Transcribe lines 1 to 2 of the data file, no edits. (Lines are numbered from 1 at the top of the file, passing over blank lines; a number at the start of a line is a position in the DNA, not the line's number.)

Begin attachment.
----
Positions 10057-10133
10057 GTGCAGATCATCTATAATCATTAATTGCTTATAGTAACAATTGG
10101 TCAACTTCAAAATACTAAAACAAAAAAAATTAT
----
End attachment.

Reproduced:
Positions 10057-10133
10057 GTGCAGATCATCTATAATCATTAATTGCTTATAGTAACAATTGG